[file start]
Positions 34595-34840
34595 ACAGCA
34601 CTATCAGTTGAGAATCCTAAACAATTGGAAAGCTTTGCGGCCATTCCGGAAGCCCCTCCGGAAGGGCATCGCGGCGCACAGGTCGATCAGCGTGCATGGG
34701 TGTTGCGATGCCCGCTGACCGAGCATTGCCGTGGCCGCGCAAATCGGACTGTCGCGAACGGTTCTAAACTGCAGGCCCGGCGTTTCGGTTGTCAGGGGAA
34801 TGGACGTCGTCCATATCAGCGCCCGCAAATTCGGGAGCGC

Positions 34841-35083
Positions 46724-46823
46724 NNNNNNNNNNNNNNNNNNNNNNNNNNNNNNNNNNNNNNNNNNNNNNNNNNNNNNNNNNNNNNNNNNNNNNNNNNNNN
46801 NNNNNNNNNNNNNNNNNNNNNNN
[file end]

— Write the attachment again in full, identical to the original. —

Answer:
Positions 34595-34840
34595 ACAGCA
34601 CTATCAGTTGAGAATCCTAAACAATTGGAAAGCTTTGCGGCCATTCCGGAAGCCCCTCCGGAAGGGCATCGCGGCGCACAGGTCGATCAGCGTGCATGGG
34701 TGTTGCGATGCCCGCTGACCGAGCATTGCCGTGGCCGCGCAAATCGGACTGTCGCGAACGGTTCTAAACTGCAGGCCCGGCGTTTCGGTTGTCAGGGGAA
34801 TGGACGTCGTCCATATCAGCGCCCGCAAATTCGGGAGCGC

Positions 34841-35083
Positions 46724-46823
46724 NNNNNNNNNNNNNNNNNNNNNNNNNNNNNNNNNNNNNNNNNNNNNNNNNNNNNNNNNNNNNNNNNNNNNNNNNNNNN
46801 NNNNNNNNNNNNNNNNNNNNNNN